FORMER Scottish Labour leader Iain Gray and Ed Miliband’s shadow pensions minister Gregg McClymont are to be their party’s representatives in talks aimed at delivering new powers for Holyrood.
Mr Gray and Mr McClymont will make the case for Labour’s plans to extend devolution in the cross party talks, which now have a full line-up that includes former SNP, Conservative and Liberal Democrat leaders.
Finance secretary John Swinney, who led the SNP from 2000 to 2004, and SNP MSP Linda Fabiani have already been appointed to act on behalf of the Nationalists in the talks, which will take place as part of the work of the devolution commission chaired by Lord Smith of Kelvin.
Labour finance spokesman Mr Gray has been formally handed the role, which will see him pitted against Mr Swinney in the talks over a devolution deal that was pledged by the main Unionist parties during the referendum campaign.
Mr McClymont, the MP for Cumbernauld, Kilsyth and Kirkintilloch East, who is currently overseas, is expected to be confirmed as a member of the commission in the coming days.
The shadow UK minister served on Scottish Labour leader Johann Lamont’s devolution group, which recommended giving Scotland control of 15 pence out of the 20 pence basic rate, and limited Holyrood’s control over taxing the highest earners.
Ms Lamont said: “The people of Scotland voted for faster, better, safer change and all the parties now agree that is what they will get.
“We set out a package of proposals which we believe will strengthen the Scottish Parliament while retaining the benefits of the UK. We will engage in the Smith Commission constructively and positively to find a consensus but are determined to ensure Scotland has the best of both worlds.”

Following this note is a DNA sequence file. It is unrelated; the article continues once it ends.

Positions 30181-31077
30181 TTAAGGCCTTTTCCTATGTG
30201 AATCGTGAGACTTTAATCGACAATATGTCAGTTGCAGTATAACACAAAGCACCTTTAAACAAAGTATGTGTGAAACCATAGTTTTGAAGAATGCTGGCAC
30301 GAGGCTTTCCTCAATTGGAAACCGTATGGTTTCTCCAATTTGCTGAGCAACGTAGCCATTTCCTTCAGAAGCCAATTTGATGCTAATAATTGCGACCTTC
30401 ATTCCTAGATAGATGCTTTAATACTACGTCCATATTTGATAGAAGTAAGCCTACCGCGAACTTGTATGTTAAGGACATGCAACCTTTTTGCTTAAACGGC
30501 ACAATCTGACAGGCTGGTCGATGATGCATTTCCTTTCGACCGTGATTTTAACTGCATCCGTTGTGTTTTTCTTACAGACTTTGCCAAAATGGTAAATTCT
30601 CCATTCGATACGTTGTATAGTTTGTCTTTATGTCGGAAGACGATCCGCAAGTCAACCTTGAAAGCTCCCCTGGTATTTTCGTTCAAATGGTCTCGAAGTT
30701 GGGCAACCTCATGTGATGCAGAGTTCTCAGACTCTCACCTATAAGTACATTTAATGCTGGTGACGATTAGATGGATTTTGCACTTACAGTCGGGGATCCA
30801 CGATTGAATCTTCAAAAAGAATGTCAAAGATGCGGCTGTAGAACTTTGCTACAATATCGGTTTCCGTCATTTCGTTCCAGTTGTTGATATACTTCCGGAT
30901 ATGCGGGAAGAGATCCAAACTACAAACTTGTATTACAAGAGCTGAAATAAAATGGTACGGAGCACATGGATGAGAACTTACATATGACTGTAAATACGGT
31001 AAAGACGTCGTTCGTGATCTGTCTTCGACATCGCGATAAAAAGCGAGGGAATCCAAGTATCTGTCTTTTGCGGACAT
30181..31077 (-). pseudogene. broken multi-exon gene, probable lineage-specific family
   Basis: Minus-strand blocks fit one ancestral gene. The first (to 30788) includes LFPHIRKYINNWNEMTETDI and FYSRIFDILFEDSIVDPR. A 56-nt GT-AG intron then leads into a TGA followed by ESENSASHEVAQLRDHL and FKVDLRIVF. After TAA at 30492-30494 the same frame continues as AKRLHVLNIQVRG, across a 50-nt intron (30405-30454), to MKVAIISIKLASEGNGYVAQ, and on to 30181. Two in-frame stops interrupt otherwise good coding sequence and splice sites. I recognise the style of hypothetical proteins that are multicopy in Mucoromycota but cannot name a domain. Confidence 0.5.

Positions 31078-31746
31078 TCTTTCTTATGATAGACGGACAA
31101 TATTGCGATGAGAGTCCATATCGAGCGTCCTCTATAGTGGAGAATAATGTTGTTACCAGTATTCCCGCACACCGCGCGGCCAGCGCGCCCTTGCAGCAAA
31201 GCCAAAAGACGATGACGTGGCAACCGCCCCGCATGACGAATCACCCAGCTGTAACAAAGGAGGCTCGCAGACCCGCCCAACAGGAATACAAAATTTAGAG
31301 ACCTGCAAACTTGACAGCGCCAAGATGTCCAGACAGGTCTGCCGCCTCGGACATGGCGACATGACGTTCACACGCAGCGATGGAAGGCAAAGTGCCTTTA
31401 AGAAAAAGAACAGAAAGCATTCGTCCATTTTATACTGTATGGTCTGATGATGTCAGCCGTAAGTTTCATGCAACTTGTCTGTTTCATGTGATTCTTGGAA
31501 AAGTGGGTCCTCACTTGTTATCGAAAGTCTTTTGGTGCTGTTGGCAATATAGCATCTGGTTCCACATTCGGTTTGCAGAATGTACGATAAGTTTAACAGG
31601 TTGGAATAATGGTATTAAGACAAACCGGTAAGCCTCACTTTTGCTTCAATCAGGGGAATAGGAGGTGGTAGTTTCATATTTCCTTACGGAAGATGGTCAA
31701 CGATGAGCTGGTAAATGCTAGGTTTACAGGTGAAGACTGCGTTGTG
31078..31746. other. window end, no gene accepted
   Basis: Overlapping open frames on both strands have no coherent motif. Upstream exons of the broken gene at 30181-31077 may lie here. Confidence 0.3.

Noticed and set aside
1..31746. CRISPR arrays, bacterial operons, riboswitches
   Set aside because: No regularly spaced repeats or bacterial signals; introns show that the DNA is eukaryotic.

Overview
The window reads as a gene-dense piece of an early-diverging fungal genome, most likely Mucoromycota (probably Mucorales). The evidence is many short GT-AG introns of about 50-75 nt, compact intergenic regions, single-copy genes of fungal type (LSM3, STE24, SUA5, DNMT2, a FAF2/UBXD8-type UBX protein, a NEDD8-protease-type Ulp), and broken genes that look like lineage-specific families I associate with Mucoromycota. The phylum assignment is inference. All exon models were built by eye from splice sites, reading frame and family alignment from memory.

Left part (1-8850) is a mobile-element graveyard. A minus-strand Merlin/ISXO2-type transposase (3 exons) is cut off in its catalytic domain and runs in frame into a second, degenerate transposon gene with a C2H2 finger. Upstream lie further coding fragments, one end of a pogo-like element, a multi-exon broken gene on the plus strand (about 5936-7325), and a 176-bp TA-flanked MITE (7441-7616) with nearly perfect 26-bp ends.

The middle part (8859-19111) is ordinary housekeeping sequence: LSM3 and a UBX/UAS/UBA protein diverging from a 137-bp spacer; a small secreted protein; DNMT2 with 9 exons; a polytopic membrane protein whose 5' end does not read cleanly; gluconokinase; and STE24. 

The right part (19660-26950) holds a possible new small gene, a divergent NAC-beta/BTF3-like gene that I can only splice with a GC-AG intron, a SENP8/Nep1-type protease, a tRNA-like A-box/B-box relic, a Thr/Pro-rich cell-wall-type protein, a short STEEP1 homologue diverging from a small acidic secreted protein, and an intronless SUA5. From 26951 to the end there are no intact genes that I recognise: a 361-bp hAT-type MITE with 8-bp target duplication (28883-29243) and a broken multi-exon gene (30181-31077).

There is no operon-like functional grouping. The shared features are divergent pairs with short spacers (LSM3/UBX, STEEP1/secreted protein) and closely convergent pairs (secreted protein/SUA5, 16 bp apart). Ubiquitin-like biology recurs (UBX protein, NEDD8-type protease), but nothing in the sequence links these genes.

The appointment of Mr Gray and Mr McClymont comes just days after the pro-federalist Lib Dems named former Scottish party leader Tavish Scott and Michael Moore, who was Scottish secretary until last year, as their negotiators.
Former Scottish Conservative leader Annabel Goldie and Adam Tomkins, a professor of public law at Glasgow University, have been selected to lead for their party, which has backed a plan to devolve the bulk of income tax powers to Holyrood.
The pro-independence Scottish Greens will be represented by the party’s co-leader Patrick Harvie and Edinburgh councillor Maggie Chapman.
An opening round of negotiations is expected in the next few weeks, as part of a timetable for delivering a radical package of further devolution that will see a “Command Paper” to guide the process published by the end of October and an outline agreement at the end of November.
Lord Smith is set to receive formal submissions from the parties by the end of October, as well as representations from civic institutions and the public.
Formal talks are also set to take place, when the parties will each make the case for their positions on extending devolution.
The Scottish Lib Dems are the only major party to back federalism, which would create a series of regional and national parliaments and assemblies across the UK, with a federal government retaining powers over foreign affairs, defence, currency, welfare and pensions.
Scottish Liberal Democrat leader Willie Rennie yesterday called for the package of new powers pledged to Holyrood to be used to help businesses create jobs.